When it comes to hunting the heavy bullets sure seam to have more stopping power from a handgun. Rifle rounds aren't that super heavy most of the time, but velocities are 2-3 times higher which lets them tear a good hole and still penetrate after expanding. Not much can compare to a 12 GA slug. I haven't had the pleasure of shooting such a load. I saw a test someone did to see how easy it is to shoot a padlock off like they do in the movies with a single handgun shot. The handgun shots never managed to take out the lock. Then they tried a 12 GA slug. It blew the lock to bits and they found pieces of the lock 50ft behind the target.

  9. #9
    Snowman's Avatar
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    Question

    Quote Originally Posted by Bob Wright View Post
    Lightweight bullets can be driven to higher velocities, in the same gun/cartridge combination, while staying within reasonable chamber pressures.

    For hunting or defense, bullet weight plays an important role. Lightweight bullets, with fast expansion, may not penetrate deeply enough to teach vital organs. I once talked with a man who had shot a 400 pound wild boar nine times with a .357 Magnum with little effect. The tusker was droppoed by a 12ga slug. The .357 bullets were 125gr. JHPs and went no deeper than the top fat layer. Because heavier bullets have more momentum, penetration is usually deeper. The greater the mass, the harder it is to get it into motion, and once in motion, harder to stop. Further, sectional density is of prime importance for penetration. A few years ago a famous archer demonstrated this by firing .30-06 into a bucket of sand. The sand stopped the bullet. He then shot an arrow through the bucket of sand.

    Velocity is of importance for longer ranging shots, as there is less time for gravity and wind to effect the bullet's flight.

    Weight also affects the pressure generated by the burning powder. Heavy bullets reach maximum chamber pressure at less velocity, while the lighter bullet reaches several hundred fps more before maxxing out.

    Bob Wright
    This has really got me thinking. You bring up a good point about momentum, because such big deal is being made these days about energy. It seems that energy (1/2 * mass * velocity squared) is universally accepted as a measure of the bullet's destructive ability, while momentum (mass * velocity) is ignored. I looked into this a little further and found the following.

    Federal .357 JHP 125 gr (at muzzle)
    Energy = 576 ft-lbf ; Momentum = 25.7 lbm-ft/s

    Federal .357 JHP 180 gr (muzzle)

    Energy = 466 ft-lbf ; Momentum = 27.7 lbm-ft/s

    So while the lighter bullet has the advantage in energy, the momentum advantage goes to the heavier 180 gr. Does anyone else have any insight on why energy is used over momentum? I have a physics background but have a tough time translating it into anything practical . It seems to me that, as Bob Wright eloquently put it, heavier bullets penetrate deeper because of momentum in spite of having less energy.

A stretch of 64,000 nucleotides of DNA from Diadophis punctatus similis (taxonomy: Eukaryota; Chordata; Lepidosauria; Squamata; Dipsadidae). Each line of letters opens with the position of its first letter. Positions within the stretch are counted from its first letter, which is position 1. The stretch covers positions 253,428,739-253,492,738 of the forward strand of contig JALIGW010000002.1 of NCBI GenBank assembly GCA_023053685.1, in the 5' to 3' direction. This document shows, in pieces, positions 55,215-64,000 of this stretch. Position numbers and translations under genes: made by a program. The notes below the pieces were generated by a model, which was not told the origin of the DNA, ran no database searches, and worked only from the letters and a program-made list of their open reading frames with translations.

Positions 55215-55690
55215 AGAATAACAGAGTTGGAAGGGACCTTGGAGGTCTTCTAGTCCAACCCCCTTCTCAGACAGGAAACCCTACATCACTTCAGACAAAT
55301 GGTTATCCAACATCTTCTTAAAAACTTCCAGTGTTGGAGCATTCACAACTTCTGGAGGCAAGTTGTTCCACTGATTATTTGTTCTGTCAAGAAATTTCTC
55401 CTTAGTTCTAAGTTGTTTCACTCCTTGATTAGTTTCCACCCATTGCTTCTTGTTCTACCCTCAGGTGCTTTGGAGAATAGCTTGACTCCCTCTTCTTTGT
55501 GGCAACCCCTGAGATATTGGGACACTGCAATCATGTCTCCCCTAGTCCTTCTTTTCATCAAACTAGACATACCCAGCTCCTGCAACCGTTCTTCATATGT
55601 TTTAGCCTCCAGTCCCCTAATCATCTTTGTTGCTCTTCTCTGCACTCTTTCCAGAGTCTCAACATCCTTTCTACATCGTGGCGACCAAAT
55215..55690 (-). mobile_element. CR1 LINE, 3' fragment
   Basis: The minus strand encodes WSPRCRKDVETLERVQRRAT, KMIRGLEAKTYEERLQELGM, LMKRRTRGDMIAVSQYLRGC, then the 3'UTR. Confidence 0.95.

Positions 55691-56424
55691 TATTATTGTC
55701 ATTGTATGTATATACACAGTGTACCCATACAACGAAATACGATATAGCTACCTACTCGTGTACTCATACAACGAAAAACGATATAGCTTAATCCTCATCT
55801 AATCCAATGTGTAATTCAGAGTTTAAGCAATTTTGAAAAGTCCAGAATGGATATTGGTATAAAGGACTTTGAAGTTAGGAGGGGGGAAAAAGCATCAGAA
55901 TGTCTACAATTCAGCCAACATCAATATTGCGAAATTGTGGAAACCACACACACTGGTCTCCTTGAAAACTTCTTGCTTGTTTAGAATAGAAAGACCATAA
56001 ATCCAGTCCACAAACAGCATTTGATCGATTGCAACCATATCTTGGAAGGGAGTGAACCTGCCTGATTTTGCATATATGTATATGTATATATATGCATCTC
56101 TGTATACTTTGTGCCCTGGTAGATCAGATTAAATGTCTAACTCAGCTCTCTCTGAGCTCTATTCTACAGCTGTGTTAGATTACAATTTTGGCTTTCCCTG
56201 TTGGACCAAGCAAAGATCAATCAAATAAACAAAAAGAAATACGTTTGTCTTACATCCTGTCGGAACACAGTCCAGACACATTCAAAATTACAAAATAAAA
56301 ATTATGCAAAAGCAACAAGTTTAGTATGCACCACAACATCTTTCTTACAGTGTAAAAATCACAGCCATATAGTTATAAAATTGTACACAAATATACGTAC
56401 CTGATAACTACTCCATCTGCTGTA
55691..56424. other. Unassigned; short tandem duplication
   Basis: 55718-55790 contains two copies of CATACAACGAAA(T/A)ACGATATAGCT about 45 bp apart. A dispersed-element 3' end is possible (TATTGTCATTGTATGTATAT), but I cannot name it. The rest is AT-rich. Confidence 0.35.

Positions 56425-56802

Thoughts?

  10. #10
    noproblem5671 is offline Member
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    A little hard to answer

    Your question is a little hard to answer. It has an impact, but felt recoil is hard to quantify. The best way to get an idea for yourself and see what diffence it makes to you would be to buy two boxes of the same brand ammo with different bullet wieghts. I'm not sure which ammo manufactures use the same or similar powder loads in their rounds, but I think you could get a pretty good idea.

  11. #11
    noproblem5671 is offline Member
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    Sweet

    Thanks Snowman. Bob gave us the the real world results perpective and you just gave us the science. I wish they did give the momentum numbers on the rounds in addition to the standard info.

  12. #12
    Snowman's Avatar
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    No problem. I'm not good for much...

  13. #13
    Baldy's Avatar
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    Think I'll load me up some 125gr and 158gr in .357 cases with about 4.5grs of win-231 and see what they feel like. Do me a little test and see what they feel like.

  14. #14
    Spenser is offline Member
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    To me, a 280 grain 45 kicks much harder than a 180 grain out of the same gun. It seems the physics support this.

  15. #15
    -gunut-'s Avatar
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    So what would make for a better defense round? Case and powder being the same; a 180gr HP or a 230gr HP?

  16. #16
    2400's Avatar
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    Quote Originally Posted by noproblem5671 View Post
    Bob, I'm a little surprised by your boar story....

    I knew a .357 was underpowered for boar hunting, but 9 shots with little effect is pretty remarkable.
    With different shot placement and bullet construction it might have been a different story.

  17. #17
    Bob Wright's Avatar
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    Gentlemen, I can't seem to ever say anything simply.

    As to penetration, the key, I believe, is sectional density, that is, the cross sectional area in relation to weight. Caliber remaining the same, the cross sectional density will increase with weight. This with an unexpanded bullet.

    The light 125 gr. JHP .357 Magnum bullets are lightly constructed. As defensive bullets, they offer extreme stopping power when used against people. Unless something, heavy wool coat for example, opens up that bullet too soon. That is what happened in the case of the boar, the expanding bullet slowed and stopped before reaching vital organs.

    Bullet selection and bullet placement are the all important criteria.

    Bob Wright